Assured short hold tenancy (AST): This is the most common type of tenancy in the private rented sector. Key points about the AST include that the tenant has six months guaranteed possession, and agreed rent, and legal entitlement to tenancy deposit protection (TDP). Assured shorthold tenants cannot be evicted without a court order.

Contracts: Contracts can be verbal but it is always best to make sure you have a written agreement.

Deposit: A deposit is a returnable sum payable to the owner/agent.  It is normally held against any end-of-tenancy rent arrears, willful damage and any essential cleaning.

Dwelling: Your main place of residence.

Energy Performance Certificate (EPC): A document that provides an energy efficiency rating for the property and an estimate of utility cost.  Landlords are required by law to show prospective tenants an EPC.

Excluded Tenancies: You will probably have an excluded tenancy if you live with your landlord and share facilities such as kitchen or living space. Excluded tenants have fewer rights and can be evicted without a court order.

Fixed-term contract: A fixed-term contract includes a beginning and end date. Often students will rent on a 12-month fixed-term contract. If you leave before the end date, you are likely to be liable to pay the rent until the end of the contract, unless there is a break clause in the agreement or the landlord agrees to let you out of the contract early. Landlords will usually only release you if you find a replacement tenant.

Gas Safety Certificate: By law, landlords must arrange for a gas safety check to be carried out by a Gas Safe registered engineer every 12 months.  An up-to-date gas safety certificate must be provided for all rented properties in the UK where there are gas appliances present.

HMO licence: A document confirming that a shared property meets physical, safety and management standards and that the landlord is a ‘fit and proper’ person.  If a landlord is found to be letting a licensable HMO without one, they can be fined up to £20,000.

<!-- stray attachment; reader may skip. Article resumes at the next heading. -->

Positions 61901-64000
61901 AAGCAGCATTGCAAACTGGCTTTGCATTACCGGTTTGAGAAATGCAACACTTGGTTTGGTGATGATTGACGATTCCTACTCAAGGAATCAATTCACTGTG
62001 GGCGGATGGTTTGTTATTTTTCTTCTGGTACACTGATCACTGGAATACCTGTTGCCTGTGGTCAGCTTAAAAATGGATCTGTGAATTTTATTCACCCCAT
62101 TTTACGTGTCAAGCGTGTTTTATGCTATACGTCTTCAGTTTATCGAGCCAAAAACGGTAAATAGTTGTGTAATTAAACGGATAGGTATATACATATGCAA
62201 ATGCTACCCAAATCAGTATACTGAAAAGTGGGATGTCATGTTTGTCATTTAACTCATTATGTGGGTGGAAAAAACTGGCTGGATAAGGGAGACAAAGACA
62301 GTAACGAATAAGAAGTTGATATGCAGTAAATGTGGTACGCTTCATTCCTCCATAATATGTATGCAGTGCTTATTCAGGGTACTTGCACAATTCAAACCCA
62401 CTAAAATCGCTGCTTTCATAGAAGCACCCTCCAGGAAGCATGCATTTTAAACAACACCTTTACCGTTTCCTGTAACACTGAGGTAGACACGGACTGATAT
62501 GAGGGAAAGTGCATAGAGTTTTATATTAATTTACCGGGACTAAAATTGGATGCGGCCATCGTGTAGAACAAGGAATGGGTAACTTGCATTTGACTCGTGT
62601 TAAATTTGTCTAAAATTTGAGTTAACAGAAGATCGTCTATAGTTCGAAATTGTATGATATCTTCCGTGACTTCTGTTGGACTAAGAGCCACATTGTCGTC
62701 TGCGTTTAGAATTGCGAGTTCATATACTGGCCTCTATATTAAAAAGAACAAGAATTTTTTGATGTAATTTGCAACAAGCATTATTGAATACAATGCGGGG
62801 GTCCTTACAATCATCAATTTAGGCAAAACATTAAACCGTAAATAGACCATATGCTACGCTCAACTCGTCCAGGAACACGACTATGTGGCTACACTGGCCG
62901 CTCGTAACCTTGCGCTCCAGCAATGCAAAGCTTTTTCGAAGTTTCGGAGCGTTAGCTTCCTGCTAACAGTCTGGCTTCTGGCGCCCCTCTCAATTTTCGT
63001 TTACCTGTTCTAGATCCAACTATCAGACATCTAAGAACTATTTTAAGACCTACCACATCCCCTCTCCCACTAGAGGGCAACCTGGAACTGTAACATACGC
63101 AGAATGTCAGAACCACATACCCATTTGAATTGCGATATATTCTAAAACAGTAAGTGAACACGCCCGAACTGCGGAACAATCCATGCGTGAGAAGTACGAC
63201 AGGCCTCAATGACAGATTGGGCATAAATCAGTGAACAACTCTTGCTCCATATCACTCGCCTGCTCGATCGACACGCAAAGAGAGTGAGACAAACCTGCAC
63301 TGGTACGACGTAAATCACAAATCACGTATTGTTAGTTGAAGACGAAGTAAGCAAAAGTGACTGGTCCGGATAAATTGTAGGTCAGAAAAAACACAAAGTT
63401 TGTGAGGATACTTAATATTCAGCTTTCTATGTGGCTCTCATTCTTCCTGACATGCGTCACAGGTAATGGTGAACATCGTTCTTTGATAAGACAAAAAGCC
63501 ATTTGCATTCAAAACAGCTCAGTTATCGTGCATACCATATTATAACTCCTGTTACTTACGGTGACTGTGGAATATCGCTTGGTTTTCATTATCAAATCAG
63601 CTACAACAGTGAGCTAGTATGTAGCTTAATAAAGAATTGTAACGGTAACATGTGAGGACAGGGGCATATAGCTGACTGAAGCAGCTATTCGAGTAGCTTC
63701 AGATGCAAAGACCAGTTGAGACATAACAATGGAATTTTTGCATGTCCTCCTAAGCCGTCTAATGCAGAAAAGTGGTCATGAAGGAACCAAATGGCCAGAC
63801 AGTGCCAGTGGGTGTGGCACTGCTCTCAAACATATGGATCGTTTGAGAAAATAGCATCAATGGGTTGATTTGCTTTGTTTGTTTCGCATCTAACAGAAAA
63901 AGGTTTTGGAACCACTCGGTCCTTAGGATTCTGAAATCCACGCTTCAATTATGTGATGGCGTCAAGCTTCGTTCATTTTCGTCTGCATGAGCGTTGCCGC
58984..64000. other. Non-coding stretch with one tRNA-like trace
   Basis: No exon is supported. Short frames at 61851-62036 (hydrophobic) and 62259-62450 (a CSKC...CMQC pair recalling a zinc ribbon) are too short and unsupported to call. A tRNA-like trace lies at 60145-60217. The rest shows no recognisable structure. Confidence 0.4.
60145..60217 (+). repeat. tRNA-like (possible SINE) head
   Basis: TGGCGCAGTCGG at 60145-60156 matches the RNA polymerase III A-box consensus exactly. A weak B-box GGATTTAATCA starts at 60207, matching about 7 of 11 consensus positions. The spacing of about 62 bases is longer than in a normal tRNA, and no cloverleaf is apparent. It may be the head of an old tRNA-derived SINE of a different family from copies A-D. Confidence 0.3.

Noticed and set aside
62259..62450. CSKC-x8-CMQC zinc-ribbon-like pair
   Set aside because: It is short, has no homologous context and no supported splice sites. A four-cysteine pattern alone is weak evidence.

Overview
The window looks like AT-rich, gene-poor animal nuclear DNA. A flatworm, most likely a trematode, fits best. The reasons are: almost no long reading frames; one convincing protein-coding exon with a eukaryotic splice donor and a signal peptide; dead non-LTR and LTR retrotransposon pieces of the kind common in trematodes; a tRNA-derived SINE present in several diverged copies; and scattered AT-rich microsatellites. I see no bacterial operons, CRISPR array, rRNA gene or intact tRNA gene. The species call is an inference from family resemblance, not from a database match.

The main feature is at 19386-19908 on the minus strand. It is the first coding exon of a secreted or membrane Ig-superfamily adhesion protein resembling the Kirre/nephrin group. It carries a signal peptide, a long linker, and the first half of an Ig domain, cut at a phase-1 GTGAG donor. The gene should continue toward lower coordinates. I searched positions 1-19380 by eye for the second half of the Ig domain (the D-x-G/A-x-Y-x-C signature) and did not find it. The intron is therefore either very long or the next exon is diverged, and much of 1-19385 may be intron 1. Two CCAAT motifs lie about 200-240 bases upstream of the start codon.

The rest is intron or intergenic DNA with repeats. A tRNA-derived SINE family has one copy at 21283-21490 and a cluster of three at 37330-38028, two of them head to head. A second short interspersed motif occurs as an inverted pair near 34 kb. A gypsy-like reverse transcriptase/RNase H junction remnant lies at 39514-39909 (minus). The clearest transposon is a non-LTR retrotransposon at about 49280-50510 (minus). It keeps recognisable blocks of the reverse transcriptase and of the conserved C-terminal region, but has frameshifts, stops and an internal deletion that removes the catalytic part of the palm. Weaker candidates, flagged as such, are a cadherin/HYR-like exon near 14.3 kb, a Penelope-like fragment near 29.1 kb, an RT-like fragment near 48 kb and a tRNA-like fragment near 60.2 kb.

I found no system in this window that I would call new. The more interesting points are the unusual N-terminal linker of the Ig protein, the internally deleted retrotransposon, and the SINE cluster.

House in Multiple Occupation (HMO): A property that is occupied by three or more unrelated people, who do not form a single household. Some HMOs require a licence. Landlords in England and Wales must obtain a licence for properties where five or more unrelated people live over three or more storeys. Local councils may also set additional licensing requirements.

Individual contract: If you live in a shared house but have a separate agreement with the landlord, you will have an individual contract.  This means that if another tenant leaves, the landlord/agent cannot ask that you cover their rent.  However, you may not have any say over who replaces the previous tenant.

It is important to understand what type of renting agreement you have. These are some of the most common types of agreement for students.

Joint contract: If you and your housemates all sign the same contract with the landlord then you have a joint contract.  This means that you are ‘jointly and severally liable’ for any money owed under the contract.  So, you may be asked to pay another joint tenant’s rent if they leave the contract early.

Landlord: Someone who rents out a property.  The landlord is usually the owner of the property.